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Tawfik Zayyad, politician and poet

Contributed by This Week In Palestine on 25.01.2009:

Tawfik Zayyad: Voice of His People

By Riad Masarwi

The British writer Oscar Wilde once said that characters make history. Although this is true, there seems to be a dialectic relation between history and character because one produces the other. Temporal history has produced a number of eminent figures that have left indelible traces in global human culture, and it is through these figures that history is known and remembered.

Throughout Palestinian history a number of charismatic and unforgettable characters have emerged, including poets and historians such as Ghassan Kanafani, Mahmoud Darwish, Mueen Bseiso, and Emil Touma, and political figures such as Yasser Arafat. Each of these has left behind a permanent heritage that will always be revered by future generations. Each of them has made history and contributed to the making of Palestinian history.

Likewise, Tawfik Zayyad has distinguished himself as a revolutionary poet who has carved himself an immortal name in the monument of Palestinian history. He was born in Nazareth in 1929 and since his childhood had a very strong and close relationship with his parents. Zayyad used to say, “I learned kindness and meekness from my mother and courage from my father.”

Zayyad was indeed courageous and determined, and these two traits remained with him until his death in July 1994. Driving back from his first visit to Arafat in Jericho and heading to the Israeli Parliament session in Jerusalem, Zayyad had a tragic car accident that put an end to his life.

At school, Zayyad was influenced by his teachers, and at a young age he demonstrated a talent for writing poetry and leadership. In 1946, he led a student demonstration protesting British colonialism in Palestine and calling for Palestinian independence. Following the Nakba in 1948 and the establishment of Israel, Zayyad and his family opted to stay in their homeland and resisted all attempts to throw them out of Nazareth. At that time he officially joined the Communist Party, whose main undertaking was to resist the transfer of Palestinian civilians. As a result, he was targeted by the Israeli authorities and subjected to strict military orders that forbade Palestinian civilians from moving from one place to another without a special permit. A few years after the June 1967 War he was elected member of the Israeli Parliament and subsequently all restrictions imposed on him were relaxed.

On many occasions Zayyad was incarcerated and tortured, but while in jail his behaviour was almost legendary. Following a popular meeting in one of the Palestinian villages in the north, he was arrested for incitement and taken to Tiberias Detention Camp. He was beaten, tortured, and humiliated, but he did not give in. Even while he was in jail his spirit was as free as a bird.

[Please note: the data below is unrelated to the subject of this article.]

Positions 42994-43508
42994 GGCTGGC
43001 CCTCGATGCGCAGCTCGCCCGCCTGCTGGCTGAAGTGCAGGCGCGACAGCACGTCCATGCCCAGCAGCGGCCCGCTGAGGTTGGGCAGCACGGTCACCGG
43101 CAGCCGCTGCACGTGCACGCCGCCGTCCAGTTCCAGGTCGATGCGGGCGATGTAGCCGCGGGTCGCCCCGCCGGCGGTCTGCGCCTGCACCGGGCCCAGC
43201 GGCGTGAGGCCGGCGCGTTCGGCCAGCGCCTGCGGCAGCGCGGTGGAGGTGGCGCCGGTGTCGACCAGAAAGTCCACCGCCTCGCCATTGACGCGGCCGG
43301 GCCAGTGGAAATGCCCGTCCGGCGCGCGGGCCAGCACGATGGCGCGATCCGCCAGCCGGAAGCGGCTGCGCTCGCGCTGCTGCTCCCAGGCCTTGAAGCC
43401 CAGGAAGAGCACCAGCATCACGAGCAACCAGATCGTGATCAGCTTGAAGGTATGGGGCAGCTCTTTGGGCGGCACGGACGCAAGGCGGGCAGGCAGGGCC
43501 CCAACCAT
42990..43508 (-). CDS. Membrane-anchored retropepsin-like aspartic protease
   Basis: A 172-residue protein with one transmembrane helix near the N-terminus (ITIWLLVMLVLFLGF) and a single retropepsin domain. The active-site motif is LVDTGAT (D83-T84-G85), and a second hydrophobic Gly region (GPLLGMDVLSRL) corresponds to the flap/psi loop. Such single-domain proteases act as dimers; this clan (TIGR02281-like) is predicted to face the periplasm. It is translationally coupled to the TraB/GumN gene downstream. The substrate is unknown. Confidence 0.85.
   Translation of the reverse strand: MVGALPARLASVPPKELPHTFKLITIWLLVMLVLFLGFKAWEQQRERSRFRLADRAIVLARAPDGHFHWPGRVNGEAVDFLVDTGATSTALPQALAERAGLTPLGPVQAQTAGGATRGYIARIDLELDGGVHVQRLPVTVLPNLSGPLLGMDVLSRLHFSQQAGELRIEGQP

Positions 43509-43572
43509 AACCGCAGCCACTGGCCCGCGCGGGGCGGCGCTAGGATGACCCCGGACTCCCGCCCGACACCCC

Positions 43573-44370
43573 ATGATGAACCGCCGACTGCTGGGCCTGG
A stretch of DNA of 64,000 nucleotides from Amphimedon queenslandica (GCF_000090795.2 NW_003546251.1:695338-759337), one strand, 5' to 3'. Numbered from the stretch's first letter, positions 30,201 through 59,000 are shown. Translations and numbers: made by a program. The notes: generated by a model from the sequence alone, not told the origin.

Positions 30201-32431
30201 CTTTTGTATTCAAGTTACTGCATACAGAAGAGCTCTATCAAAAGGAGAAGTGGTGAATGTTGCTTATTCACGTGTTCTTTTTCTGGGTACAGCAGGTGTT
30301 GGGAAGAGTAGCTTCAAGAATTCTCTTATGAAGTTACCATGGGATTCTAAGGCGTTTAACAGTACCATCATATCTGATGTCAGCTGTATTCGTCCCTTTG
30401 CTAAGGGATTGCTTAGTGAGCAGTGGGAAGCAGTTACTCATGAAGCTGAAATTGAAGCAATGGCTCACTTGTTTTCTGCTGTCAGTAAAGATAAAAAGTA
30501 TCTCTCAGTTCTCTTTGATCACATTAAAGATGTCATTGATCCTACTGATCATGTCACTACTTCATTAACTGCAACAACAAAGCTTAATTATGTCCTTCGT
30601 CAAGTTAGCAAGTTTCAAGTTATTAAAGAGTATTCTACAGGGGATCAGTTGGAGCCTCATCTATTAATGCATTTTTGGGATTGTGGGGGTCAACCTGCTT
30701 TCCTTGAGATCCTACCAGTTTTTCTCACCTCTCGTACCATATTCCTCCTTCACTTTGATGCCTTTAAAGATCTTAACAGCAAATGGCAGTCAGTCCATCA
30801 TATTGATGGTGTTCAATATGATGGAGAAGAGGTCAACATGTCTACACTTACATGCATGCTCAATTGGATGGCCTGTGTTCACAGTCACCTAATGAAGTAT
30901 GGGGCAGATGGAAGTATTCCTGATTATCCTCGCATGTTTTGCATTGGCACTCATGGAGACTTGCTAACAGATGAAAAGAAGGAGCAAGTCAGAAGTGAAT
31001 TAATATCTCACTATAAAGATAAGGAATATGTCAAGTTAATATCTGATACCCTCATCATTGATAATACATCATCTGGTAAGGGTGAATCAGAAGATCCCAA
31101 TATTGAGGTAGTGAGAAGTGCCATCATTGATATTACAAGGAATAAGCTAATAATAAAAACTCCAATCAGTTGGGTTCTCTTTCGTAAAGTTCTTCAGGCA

Zayyad wrote his best poems while in jail. He did not write about himself or his own suffering but about the suffering of his own people in Israeli jails. When he was released from jail he was more adamant and called for active national resistance.

In 1973 Zayyad became a member of the Israeli Parliament and a few months later the Israelis engaged in the October War. Zayyad then wrote a poem called “Crossing,” in which he referred to the crossing of the Suez Canal by the Egyptian army. As a result, all the Israeli members of Parliament incited against him calling for his death, but he stood up and challenged the Parliament asking Israeli leaders to put an end to their arrogance and deadly military policy.

Zayyad was a very popular poet, and the fame he achieved was not achieved by any other Palestinian poet. He was meek and sincere in his call for the revolution. He shunned the superficial and material luxuries of life. He was a politician who lived among his people and among children, whom he adored. Writing about children, Zayyad said, “I give half of my life/To anyone who makes a weeping child laugh/And I give my other half to shield a green plant from withering.”

The people of Nazareth elected Zayyad mayor in 1975, and he did all he could in order to restore to his city its historical prestige. He introduced a development and humanitarian project called “Voluntary Work Camps” that attracted local and international volunteers who worked together to develop the infrastructure in the city of Nazareth.

At the same time, the Israeli government decided to confiscate thousands of acres of Palestinian land occupied in 1948, and Palestinians held a public strike in protest of the Israeli decision. In addition, clashes occurred between Palestinian civilians and Israeli military forces resulting in the death of six Palestinians and the injury of more than thirty. Moreover, the Israeli military forces attempted to assassinate Zayyad but failed.

Several Palestinian poets were influenced by Zayyad, especially Mahmoud Darwish and Sami Al-Qassem. Darwish elegized Zayyad saying, “He moved from the poem to the demonstration, to the cell, to the space of language. Zayyad was phenomenal, inspiring people with zeal and gusto. He was the urge to life and to the ecstatic love of life.”

Zayyad was indeed ecstatic in his political resistance and his love for life and humanity. He wrote:

I call on you,

And hold your hands;

I kiss the ground under your feet,

And say: I will sacrifice my life for you,

And give you the light of my eye

And the warmth of my heart;

The tragedy that I live

Is my share of your tragedy.

These words sum up the whole life and history of Tawfik Zayyad, the poet and human.

Riad Masarwi is the director of the Tawfik Zayyad Institute for National Culture and Creativity. He can be reached at

This Week in Palestine

Jan 2009

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